In a challenge to challenge to further improve on cooling performance Noctua went back to the drawing board and came up with the Noctua NH-C14 CPU cooler. It is a six heatpipe single radiator design to improve both cooling performance and noise levels. Obviously what catches the eyes is that radiator, the C shaped heatpipes and the two included 140mm fans sandwiching that radiator -- the design was done in such a manner that it gives the cooler enough clearance over the RAM slots while more surface area and greater heat distribution.
The c-type design of the NH-C14 has two major advantages compared to standard tower coolers, namely providing lots of airflow for near socket components and being much lower in height (especially with the top fan removed). This means that it's the first cooler to provide this type of cooling power (usually, this type of down-draft coolers have been lagging behind in terms of performance) while still fitting in cases that cannot accomodate large tower coolers (e.g. because of thick side panel fans, desktop style cases, etc.). The fins are cooled by supplied by the NF-P14 (140mm) fans rated at 19.6 and 19.8 dB(A) respectively.
Courtesy of Noctua: "The NH-C14 brings top-flow cooling to a new level by offering an exquisite, uniquely flexible 140mm dual fan setup: The two supplied NF-P14 premium fans can be installed on top and underneath the fin-stack to configure the cooler for maximum performance in dual fan mode and either lower profile (105mm) or maximum component clearance in single fan modes. Bundled with the award-winning NT-H1 thermal compound and Noctuas SecuFirm2 multi-socket mounting system, the NH-C14 is a highly flexible, premium-class top-flow solution that further boosts the renowned quiet cooling performance of the much acclaimed NH-C12P series.
Providing more surface area, better heat-distribution and superior airflow efficiency than conventional tower style heatsinks, the cooler six heatpipe single radiator design was developed to provide a quiet cooling performance with the supplied NF-P14 (140mm) fans. Both fans feature Vortex-Control Notches, SCD technology and SSO-Bearings in order to achieve a perfect balance of performance and quietness.
The design gives more clearance towards the RAM slots and thus ensures good compatibility despite of the cooler's size. Hanging out at the bottom of the fin-stacks, the NF-P14 fan doesn't only contribute to the CPU cooling capabilities but also provides massive airflow over surrounding motherboard components and heatsinks.
Topped off with a tube of Noctua's NT-H1 thermal compound as well as the new SecuFirm2 multi-socket mounting system (LGA1366, LGA1156, LGA1155, LGA775, AM2, AM2+ and AM3), the NH-D14 is a great choice for the highest demands in premium quality quiet cooling.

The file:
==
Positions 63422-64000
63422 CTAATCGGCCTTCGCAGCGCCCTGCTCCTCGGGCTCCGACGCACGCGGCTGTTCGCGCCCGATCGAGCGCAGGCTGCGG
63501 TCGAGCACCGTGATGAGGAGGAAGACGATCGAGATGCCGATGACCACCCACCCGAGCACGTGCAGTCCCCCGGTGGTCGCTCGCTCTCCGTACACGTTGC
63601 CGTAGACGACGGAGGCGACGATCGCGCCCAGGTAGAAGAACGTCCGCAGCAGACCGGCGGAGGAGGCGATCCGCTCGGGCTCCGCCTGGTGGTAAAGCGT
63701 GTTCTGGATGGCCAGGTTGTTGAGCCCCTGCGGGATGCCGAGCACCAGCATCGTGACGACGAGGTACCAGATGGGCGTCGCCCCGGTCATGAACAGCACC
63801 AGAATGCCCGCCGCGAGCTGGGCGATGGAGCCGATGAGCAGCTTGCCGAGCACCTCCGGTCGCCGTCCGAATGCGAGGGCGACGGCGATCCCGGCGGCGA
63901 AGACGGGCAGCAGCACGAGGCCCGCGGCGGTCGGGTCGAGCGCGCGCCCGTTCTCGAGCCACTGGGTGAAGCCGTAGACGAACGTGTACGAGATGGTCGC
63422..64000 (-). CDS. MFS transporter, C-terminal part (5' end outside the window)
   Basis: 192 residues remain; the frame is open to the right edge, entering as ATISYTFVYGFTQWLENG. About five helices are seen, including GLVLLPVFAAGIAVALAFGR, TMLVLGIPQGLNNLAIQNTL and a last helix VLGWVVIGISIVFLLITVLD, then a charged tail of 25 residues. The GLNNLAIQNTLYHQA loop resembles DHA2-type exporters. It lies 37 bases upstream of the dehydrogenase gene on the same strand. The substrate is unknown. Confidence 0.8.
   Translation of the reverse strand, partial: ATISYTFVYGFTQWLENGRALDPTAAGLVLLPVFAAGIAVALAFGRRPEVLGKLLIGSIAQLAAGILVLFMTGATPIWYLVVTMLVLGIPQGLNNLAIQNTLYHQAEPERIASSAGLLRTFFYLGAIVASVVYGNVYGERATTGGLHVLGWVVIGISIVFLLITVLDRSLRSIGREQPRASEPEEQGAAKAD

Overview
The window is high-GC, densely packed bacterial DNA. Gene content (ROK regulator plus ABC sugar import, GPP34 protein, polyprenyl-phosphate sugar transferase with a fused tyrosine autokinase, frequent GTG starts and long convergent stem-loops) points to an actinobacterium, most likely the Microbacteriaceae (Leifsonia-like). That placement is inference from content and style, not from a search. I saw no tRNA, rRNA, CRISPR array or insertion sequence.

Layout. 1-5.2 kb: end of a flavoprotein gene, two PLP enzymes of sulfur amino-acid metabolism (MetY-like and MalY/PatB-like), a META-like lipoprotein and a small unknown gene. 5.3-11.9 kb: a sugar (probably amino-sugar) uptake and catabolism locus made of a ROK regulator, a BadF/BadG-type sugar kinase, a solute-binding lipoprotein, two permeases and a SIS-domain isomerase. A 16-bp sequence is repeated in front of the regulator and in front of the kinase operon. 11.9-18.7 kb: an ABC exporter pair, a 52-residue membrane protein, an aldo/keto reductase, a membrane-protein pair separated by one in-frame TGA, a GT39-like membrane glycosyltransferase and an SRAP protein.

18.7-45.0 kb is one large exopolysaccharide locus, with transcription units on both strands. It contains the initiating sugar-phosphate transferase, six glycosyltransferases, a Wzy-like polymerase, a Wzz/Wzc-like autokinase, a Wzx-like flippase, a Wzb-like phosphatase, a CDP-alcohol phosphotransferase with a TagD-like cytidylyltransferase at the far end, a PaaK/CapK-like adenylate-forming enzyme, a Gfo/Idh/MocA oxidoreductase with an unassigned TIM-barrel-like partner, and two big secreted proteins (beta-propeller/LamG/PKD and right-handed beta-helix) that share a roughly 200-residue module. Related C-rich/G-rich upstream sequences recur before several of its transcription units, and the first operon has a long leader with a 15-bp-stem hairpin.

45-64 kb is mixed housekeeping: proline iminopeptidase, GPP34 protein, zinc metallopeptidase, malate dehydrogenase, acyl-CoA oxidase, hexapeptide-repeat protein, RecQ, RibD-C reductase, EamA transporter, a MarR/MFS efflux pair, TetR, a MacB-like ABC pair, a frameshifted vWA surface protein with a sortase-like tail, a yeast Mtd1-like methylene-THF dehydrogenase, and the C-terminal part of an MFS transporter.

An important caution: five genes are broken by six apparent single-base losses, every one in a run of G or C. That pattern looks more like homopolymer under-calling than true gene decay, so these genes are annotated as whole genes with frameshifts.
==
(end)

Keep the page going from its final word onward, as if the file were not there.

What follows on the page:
Right -- Lets move onwards to the product gallery and installation.
Noctua NH-U12S and NH-U14S review We test and review the Noctua NH-U12S and NH-U14S CPU coolers. Both coolers have recently been introduced into the channel with kicks performance and versus some really nice airflow OWM controlled fans that are drop-dead silent. Hey, it's Noctua .. so you know it's good, let's check out the review shall we ?
Noctua NH-C14 CPU cooler review In the long line of Noctua CPU coolers they introduced another CPU cooler, tagged with the name NH-C14, the heatpipes bent in a C shape and armed with not one, but two Noctua NF-P14 FLX 140mm fans this product is bound to keep any CPU released to date nicely cooled and chilled.
Noctua NH-D14 review It is called the Noctua NH-D14 premium cooler -- but as I like to call it ... the Big Ben. Noctua had to go back to the drawing board and came up with the NH-D14 premium CPU cooler. It is a six heatpipe dual radiator design to improve both cooling performance and noise levels. Obviously what catches the eyes is that dual radiator uneven design with a 140mm fan sitting smack down in the middle of the cooler.
Noctua NH-U9 and NH-U12 heatpipe coolers A new trend that started over the past two years is heatpipe based cooling. Several advantages directly come to mind as the principle is quite simple. You move heat towards another spot other than the source. That way you can get rid of that heat not directly away from that source, yet effectively can cool it down optimally on location B. This means less resources and effort is needed at the original point of heat. The less resources I'm talking about is a direct active form of heat dissipation e.g. loud fans. More cooling these days equals more noise, and don't we all hate it ?